Jesper Dramsch , , read in 4 minutes

The first grid, so be prepared for off-by-one errors!

What is Advent of Code?

In this little series, I want to write about the thought processes I have behind solving the puzzles presented in Advent of Code.

During the Advent of Code small coding puzzles are presented with varying levels of difficulty. They're always Christmas-themed text puzzles where you help elves out of some mess to save the holidays. The puzzles are deliberately ambiguous to not bias puzzlers into a certain solution, they always have an example input in the text to explain some details and an input file for each day that comes in the form of a text file you can download. The solution is a simple number or a string you enter, which is checked by the website automatically. After you finish part 1, part 2 unlocks, which is a variation on part 2. This can be a little twist on part 1 or a large twist that changes the problem formulation into a problem that would take brute force solutions to compute longer than the heat death of the universe would take.

Find my solutions here: github.com/JesperDramsch/advent-of-code

These descriptions won't be a perfect narrative, but rather how I think about these problems and where I see different solutions. I apologise for the possibility of rambling!

The example input

Ah yes, grids.

30373
25512
65332
33549
35390

Grid are always tricky. Do you just go for numpy? Lists of lists?

The implementation

I decided on lists of lists, as there was no larger benefit to using numpy yet.

I knew I had to check the rows and the columns for visibility. So I figured, I could flip the list of lists on the side to easily iterate through the lists.

def flip(grid):
    return [list(x) for x in zip(*grid)]

But that wasn't the solution I ended up using.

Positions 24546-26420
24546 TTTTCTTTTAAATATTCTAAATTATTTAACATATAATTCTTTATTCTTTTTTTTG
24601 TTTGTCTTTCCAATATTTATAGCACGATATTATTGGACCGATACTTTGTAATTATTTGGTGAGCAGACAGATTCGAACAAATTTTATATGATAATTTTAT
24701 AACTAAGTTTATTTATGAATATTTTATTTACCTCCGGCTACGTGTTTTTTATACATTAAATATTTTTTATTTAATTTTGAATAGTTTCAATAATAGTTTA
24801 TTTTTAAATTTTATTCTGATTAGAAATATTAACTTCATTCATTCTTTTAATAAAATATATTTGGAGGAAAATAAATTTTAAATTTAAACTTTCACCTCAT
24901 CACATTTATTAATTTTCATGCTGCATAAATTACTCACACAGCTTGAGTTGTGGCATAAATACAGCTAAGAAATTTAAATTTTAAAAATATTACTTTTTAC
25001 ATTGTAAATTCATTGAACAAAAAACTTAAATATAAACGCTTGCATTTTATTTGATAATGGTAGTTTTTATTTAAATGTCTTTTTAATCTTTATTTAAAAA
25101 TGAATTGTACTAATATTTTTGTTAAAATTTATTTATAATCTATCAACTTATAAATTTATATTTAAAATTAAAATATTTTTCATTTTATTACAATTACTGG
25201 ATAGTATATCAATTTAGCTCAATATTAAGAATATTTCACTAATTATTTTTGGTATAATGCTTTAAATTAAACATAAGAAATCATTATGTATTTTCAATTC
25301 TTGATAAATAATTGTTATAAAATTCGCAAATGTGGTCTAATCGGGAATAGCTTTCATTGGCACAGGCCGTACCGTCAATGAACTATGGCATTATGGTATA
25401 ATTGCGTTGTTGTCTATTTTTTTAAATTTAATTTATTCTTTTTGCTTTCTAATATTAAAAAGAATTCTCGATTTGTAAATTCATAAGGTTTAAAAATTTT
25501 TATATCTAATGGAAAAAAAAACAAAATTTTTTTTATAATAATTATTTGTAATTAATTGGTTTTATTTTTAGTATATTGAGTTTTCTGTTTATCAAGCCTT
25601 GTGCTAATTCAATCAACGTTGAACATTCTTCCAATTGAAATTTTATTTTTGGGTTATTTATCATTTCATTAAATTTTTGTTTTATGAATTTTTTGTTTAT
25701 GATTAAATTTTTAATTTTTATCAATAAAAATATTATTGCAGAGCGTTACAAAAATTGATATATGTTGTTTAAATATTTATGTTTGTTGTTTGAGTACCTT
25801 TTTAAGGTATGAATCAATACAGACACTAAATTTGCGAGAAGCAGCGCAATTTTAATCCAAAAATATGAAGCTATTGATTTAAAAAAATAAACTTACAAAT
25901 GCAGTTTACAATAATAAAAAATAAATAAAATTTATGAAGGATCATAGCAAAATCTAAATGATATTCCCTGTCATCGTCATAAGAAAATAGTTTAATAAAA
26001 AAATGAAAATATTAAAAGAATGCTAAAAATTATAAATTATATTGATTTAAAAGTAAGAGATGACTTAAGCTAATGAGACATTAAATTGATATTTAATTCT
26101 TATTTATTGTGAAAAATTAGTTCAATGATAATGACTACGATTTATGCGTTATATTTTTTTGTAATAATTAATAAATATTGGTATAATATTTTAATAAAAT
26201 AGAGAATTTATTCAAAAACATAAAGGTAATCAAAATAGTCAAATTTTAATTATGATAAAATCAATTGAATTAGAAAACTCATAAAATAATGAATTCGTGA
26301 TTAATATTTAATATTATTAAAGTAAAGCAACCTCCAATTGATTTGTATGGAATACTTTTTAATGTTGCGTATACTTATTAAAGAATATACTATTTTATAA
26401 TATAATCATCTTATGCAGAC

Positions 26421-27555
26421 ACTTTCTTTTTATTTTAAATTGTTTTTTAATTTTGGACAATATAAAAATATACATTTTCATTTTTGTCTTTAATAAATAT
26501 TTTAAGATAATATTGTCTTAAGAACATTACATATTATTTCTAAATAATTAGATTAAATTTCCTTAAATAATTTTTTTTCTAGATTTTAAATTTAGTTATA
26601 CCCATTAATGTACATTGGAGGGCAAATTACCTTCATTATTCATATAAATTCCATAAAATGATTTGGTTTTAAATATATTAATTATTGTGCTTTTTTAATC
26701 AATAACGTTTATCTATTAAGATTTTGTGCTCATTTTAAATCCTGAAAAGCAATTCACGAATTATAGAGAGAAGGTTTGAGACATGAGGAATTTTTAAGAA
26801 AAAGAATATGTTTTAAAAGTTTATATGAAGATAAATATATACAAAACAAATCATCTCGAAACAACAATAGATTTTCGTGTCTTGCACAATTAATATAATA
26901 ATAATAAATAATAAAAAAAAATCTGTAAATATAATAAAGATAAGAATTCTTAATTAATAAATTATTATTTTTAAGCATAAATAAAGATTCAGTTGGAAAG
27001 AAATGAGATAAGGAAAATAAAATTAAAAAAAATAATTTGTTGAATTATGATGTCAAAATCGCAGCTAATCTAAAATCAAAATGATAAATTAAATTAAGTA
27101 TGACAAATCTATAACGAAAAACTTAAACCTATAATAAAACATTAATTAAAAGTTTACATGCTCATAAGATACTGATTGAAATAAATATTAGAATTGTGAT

I started out using enumerate to go through the lists and get an index. But I also had to check each list backwards, which turned out to be a nightmare with this approach.

Mind you, I built a list of lists with all boolean set to False called visibility:

visible = [[False for _ in row] for row in grid]

I figured this way I could do multiple passes on the visibility checks, which I ended up abandoning, but the visibility list was useful anyways.

I keep a list of the maximum heights for the rows and the columns each, which resets between the forward and backward pass.

for reverser in [False, True]:
    max_height_row = [-1 for _ in grid[0]]
    max_height_col = [-1 for _ in range(len(grid))]

So instead of flipping the grid, I just did some indexing shenanigans and simply did that work in a for loop over the grid.

    for q in range(len(grid)):
        for qq in range(len(grid[0])):
            if reverser:
                i = len(grid) - q - 1
                ii = len(grid[0]) - qq - 1
            else: 
                i, ii = q, qq

Then I could simply update the visibility list and the max heights.

                cell = grid[i][ii]
                if cell > max_height_row[ii]:
                    visible[i][ii] = True
                    max_height_row[ii] = cell
                if cell > max_height_col[i]:
                    visible[i][ii] = True
                    max_height_col[i] = cell

Simple enough, it was more of a question of making the indices work.

Part Deux

I'm sure there is a smart way to do this, but I simply iterated out from every point in the grid.

def check_trees(grid):
    for i in range(len(grid)):
        for ii in range(len(grid[0])):
            yield viewing_distance(grid, i, ii)

for each entry, I check up down right left and return the score directly. I'm making use of the dynamic of for, break, and else in Python:

for i, right in enumerate(range(lon+1, len(grid[0]))):
    if grid[lat][right] >= grid[lat][lon]:
        out.append(i+1)
        break
else:
    out.append(len(grid[0]) - lon - 1)

Error Log

  • if cell > max_height[ii]: TypeError: '>' not supported between instances of 'str' and 'int' forgot to change the variable name in function
  • Tried to do some fancy indexing in a row, but realised I'm not checking the list forward and backward. Will just have to do indexing normally without enumerate to keep the code tidy.
  • Forgot to remove print statements before the big input. What a wall of text!
  • visible = check_visibility(flip(grid), flip(visible)) NameError: name 'flip' is not defined Removed flip() thinking it wasn't needed, as I don't need to flip anymore.
  • data = """30373 IndentationError: unexpected indent accidentally hit tab
  • My logic in part 2 seems faulty. Something isn't increasing numbers how I expected it to. May be the enumerate(range(...)). Have to investigate.
  • UnboundLocalError: cannot access local variable 'i' where it is not associated with a value forgot to remove an i
  • Found the error, I was starting ON the tree of the tree house so all viewing distances were seen as 0... Off-by-one errors. The bane of my coding existence.
  • out.append(i+1) UnboundLocalError: cannot access local variable 'i' where it is not associated with a value tried quick and dirty. Didn't work.